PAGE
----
On Friday March 6th, at St John’s church in Chipping Sodbury SCYO presented two fantastic concert performances of Saint-Saens’ Carnival of the Animals.
The first concert, a ‘bring your bear’ concert was aimed at younger children. By 5:30 the church was full of bears and children alike with over 130 tickets reserved. As the orchestra tuned, children, bears, elephants (At least one of each of the animals from Saint-Saens work was spotted somewhere in the church) settled in for the concert.
Both concerts opened with Victor Herbert’s March of the Toys from the musical ‘Babes in Toyland’. Whilst not as well known as recent hits like ‘Into the Woods’, the musical mixes fairytales and nursery rhymes as characters and stories collide, and has received a Disney film version too. The March begins with a triumphant fanfare, which returns to herald each new section of music. The cellos set a marching tempo with their pizzicato (albeit in a worrying minor key) and then the violins and later the woodwind take us off on a triumphant march. The articulation was perfect, and there were some excellent ‘cheesey’ slides in the strings (the conductor had asked for ‘that 1920’s string sound where it sounds like they’re only playing with one finger’). It had pace, and the tempo changes were handled brilliantly by the orchestra.
It was then on to the main attraction – Saint-Saens’ magnificent Carnival of the Animals. The composer wrote the work for friends whilst on retreat in Austria, and forbid his Parisian publishers permission to print the work until after his death, fearing he would not be taking seriously. Since then it has become one of his most performed works. It had a special note for some of the orchestra – Saint-Saens was once organist of the Eglise de Madeliene in Paris, where the Music Centre performed on tour in 2014.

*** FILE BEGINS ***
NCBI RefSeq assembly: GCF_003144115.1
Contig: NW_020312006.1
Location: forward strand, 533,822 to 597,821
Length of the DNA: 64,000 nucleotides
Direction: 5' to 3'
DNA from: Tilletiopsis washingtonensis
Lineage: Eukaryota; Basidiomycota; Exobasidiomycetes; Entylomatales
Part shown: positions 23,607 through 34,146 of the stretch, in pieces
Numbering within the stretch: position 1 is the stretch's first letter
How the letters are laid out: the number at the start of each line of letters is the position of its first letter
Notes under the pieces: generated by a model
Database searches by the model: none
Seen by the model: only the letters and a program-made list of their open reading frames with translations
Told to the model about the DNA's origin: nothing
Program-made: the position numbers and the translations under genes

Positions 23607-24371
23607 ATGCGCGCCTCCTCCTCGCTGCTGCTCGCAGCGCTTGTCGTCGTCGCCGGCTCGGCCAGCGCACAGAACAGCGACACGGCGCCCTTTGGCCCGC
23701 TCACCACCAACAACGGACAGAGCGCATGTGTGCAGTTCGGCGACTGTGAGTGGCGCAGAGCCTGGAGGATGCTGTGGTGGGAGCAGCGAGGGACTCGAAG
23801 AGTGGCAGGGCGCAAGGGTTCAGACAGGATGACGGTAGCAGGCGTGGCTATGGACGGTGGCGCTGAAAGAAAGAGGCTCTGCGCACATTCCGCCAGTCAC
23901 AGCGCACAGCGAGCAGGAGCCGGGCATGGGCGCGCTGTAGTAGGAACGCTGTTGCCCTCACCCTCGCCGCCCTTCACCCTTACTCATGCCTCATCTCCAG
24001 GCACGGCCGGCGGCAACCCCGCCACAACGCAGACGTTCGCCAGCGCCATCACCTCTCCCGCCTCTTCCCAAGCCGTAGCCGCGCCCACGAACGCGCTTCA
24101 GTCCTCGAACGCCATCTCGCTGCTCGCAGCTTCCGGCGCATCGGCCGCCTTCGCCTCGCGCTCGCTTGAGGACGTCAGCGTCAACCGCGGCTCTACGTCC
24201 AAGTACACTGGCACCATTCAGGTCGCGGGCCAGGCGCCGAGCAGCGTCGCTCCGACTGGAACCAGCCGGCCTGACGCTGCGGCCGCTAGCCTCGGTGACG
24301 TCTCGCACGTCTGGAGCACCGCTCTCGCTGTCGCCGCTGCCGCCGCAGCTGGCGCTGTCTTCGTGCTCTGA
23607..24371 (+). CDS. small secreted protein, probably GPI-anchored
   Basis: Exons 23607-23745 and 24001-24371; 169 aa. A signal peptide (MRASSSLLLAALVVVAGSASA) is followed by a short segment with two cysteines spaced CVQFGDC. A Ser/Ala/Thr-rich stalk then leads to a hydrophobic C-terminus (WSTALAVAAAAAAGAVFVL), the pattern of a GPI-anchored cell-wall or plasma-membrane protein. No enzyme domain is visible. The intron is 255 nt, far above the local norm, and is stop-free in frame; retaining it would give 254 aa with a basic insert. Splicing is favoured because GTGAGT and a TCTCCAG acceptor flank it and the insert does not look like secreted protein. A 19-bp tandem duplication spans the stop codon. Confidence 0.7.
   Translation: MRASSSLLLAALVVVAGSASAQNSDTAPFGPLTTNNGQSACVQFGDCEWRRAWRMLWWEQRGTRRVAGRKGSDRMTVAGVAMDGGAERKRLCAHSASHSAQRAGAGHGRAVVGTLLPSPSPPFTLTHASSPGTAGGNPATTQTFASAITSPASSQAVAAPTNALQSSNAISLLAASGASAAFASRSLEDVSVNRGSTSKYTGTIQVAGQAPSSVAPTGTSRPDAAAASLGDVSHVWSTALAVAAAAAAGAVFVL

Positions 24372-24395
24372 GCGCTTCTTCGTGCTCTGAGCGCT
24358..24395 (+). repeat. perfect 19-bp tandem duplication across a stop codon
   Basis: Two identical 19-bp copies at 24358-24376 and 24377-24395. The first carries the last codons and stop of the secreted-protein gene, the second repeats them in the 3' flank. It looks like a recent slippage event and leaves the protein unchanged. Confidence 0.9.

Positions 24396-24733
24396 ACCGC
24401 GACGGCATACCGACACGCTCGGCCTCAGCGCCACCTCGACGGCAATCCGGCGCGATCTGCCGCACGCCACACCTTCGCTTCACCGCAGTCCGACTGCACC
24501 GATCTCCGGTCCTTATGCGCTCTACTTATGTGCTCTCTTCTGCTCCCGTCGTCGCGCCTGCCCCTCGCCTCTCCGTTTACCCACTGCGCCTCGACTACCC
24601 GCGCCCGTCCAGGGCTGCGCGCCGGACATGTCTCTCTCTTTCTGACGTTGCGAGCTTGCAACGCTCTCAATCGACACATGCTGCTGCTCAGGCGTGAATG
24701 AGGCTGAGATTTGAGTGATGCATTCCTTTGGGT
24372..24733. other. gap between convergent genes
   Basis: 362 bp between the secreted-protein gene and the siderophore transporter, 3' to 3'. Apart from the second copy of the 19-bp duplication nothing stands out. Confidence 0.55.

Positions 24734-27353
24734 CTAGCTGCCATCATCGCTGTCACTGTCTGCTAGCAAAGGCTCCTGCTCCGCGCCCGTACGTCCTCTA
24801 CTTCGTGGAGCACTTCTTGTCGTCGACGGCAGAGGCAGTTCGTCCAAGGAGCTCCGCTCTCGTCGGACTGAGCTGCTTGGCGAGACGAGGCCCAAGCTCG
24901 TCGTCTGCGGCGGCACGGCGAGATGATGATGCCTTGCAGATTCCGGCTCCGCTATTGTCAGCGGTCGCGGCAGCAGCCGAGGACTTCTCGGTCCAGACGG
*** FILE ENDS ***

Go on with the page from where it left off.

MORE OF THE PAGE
There was magnificent playing throughout. The work opened with the roar of the lions, with great bowing from the strings. Our clarinettist James and leader Esmae took on some piano duties in Kangaroos and the tongue-in-cheek Pianists movements respectively. Katie and James did a marvelous job as offstage cuckoos, and special mentions go to cellist Jack and bass clarinettist Alice for their solos in The Elephant and The Swan.
The orchestra truly prove themselves to be amongst the finest musicians in South Gloucestershire, with great changes in pace and dynamics. Particular highlights for the audience were the Fossils (including excellent xylophone playing from percussionist James) and the tranquil Aquarium.
But the concert didn’t end there… 2014-15 has seen TAYM take on the role of a Ten Pieces Champion. The BBC Ten Pieces is an initiative across UK primary schools to get more young children involved in classical music. By the end of the year TAYM will have performed most of the Ten Pieces as well as taking part in workshops.
Tonight’s piece was John Adams’ A Short Ride in a Fast Machine. Inspired by the composer’s experiences being taken for a drive by his brother in a Lamborghini, it is a roller-coaster of a work for both the orchestra and the audience. As conductor Dury said, ‘it really is a case of starting the engine and then the conductor is just along for the ride’. It was played with great enthusiasm, and had become a hit with the orchestra. There was a great deal of detail with clear articulation and good dynamic range.
To put on not one but two concerts just hours apart really is a testament to the hard-work and enthusiasm of the players involved. The orchestra presented itself well, and gained yet more of a following from some inspired young musicians. It really was an event for all to be involved in to be proud of and marks the continuation of a great year for the group which has involved both the Music for Youth National Festival and last term’s Peter and the Wolf concerts.
As one audience member summed it up, “Brilliant! Great soloists and a fab programme. Very well done”
You can hear some highlights of the concert on the player below.